The U.S. Energy Information Administration reports that as of 2015, more than 23 percent of the world’s energy came from renewable sources. That number is expected to rise to more than 32 percent by 2050. Solar power is one of the more common sources of renewable energy. The majority of world countries use the sun’s power for generating electricity in the commercial and private sectors. Scientists continue developing new methods to harvest natural resources in order to increase renewable energy production. A group of researchers from Stanford University is in the process of developing devices designed to extract energy from the sun and outer space.
People of all ages are aware of the importance the sun plays in heating the Earth. The sun provides heat in the form of infrared radiation, which is invisible to the naked eye. The radiation travels to Earth via particles. However, some of the radiation stays in outer space. The temperatures found in outer space are also known to be extremely cold. Stanford scientists are interested in developing the technology that might harness the hot and cold energies using a single device.
The technology includes a germanium solar absorber situated above a radiant cooler. Within the unit are aluminum, silicon and silicon nitride layers created to create a vacuum to prevent heat loss. Thus far, the device has successfully warmed temperatures to 75.2 degrees Fahrenheit and cools temperatures to 84.2 degrees Fahrenheit.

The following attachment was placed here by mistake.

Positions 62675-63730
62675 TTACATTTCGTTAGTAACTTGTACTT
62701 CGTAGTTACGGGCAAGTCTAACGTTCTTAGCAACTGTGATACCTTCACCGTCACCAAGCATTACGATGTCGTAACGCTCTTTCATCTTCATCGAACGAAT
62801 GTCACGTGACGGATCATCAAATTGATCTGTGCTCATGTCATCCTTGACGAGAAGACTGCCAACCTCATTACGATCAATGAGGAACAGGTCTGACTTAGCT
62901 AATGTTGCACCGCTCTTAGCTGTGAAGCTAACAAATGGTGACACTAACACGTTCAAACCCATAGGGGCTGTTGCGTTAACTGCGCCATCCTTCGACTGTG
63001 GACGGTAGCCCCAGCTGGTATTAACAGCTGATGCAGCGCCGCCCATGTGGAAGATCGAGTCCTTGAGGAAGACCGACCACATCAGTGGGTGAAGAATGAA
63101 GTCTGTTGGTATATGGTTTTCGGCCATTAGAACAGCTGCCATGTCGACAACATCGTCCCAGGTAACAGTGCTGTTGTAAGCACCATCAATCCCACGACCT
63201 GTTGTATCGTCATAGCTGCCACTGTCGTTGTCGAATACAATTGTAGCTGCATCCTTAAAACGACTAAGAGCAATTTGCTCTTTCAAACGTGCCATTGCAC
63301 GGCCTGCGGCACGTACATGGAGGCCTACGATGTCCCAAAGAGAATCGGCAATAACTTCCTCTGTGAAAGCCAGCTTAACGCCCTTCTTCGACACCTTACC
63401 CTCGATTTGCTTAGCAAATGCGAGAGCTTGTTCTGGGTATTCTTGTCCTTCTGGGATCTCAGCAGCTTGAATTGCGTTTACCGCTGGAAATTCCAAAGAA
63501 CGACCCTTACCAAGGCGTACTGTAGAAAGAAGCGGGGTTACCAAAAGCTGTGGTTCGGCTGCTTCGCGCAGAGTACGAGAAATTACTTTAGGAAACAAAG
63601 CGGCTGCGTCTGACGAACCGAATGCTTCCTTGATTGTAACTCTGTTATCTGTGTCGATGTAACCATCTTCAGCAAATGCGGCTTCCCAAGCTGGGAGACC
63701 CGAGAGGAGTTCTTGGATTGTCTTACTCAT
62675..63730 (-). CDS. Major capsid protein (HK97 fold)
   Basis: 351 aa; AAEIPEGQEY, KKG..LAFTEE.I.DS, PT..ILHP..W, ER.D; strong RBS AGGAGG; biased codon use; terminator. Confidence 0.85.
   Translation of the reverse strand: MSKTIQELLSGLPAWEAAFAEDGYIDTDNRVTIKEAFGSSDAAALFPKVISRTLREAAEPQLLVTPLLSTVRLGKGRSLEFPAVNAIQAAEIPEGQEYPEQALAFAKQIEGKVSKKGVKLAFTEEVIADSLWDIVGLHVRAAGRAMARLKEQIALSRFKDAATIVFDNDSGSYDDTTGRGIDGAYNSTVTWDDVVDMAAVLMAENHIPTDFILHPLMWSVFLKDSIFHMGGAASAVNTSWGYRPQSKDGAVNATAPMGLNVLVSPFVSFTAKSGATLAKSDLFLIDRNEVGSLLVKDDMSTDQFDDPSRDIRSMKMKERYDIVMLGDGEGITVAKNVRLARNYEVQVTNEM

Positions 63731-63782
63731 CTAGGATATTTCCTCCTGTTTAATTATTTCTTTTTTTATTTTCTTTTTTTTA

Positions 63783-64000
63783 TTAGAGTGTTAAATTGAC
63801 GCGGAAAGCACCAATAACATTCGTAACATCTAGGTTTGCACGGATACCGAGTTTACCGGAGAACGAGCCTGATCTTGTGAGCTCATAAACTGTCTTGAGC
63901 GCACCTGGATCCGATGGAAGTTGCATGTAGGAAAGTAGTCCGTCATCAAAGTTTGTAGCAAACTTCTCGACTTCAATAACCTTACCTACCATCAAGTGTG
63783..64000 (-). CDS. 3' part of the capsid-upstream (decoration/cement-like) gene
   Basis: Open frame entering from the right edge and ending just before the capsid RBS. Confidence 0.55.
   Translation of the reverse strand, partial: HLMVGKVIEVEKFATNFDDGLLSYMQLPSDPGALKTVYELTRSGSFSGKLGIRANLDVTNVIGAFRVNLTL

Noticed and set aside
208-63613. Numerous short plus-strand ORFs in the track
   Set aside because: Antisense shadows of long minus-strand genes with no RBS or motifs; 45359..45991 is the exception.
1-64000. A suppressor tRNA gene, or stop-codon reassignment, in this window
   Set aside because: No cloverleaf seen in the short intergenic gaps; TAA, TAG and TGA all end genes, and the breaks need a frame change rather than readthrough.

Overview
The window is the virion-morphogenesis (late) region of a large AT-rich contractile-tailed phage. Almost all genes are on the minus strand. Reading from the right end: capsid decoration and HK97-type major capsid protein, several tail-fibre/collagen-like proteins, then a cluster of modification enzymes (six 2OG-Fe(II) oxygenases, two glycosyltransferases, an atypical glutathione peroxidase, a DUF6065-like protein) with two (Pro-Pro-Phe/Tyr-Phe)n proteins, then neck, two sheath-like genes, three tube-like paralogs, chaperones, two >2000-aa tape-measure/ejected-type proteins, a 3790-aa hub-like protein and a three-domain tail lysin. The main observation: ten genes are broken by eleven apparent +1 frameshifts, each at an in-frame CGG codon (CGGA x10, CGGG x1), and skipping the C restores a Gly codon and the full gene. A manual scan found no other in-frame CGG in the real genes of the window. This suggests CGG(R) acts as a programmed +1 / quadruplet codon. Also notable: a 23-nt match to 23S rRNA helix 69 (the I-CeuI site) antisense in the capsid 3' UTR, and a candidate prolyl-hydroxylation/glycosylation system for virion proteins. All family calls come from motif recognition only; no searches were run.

The group hopes to combine the technologies of solar power for electricity in addition to having a radiative cooler that acts as a cooling air conditioning system during the summer. Although the scientists explain that there is yet much work to be accomplished, the technique seems promising. The use of zinc selenide for the device is as of yet cost prohibitive. The researchers must develop their new technological device in such a way as to be able to incorporate more cost-effective materials.
They plan on testing their technology using conventional solar panels in place of the expensive materials needed for the solar absorber. The hope of the scientists involves taking solar power technology to a whole new level. If successful, the devices would one day be made available to install on rooftops in order to provide the public with electricity and air conditioning simultaneously.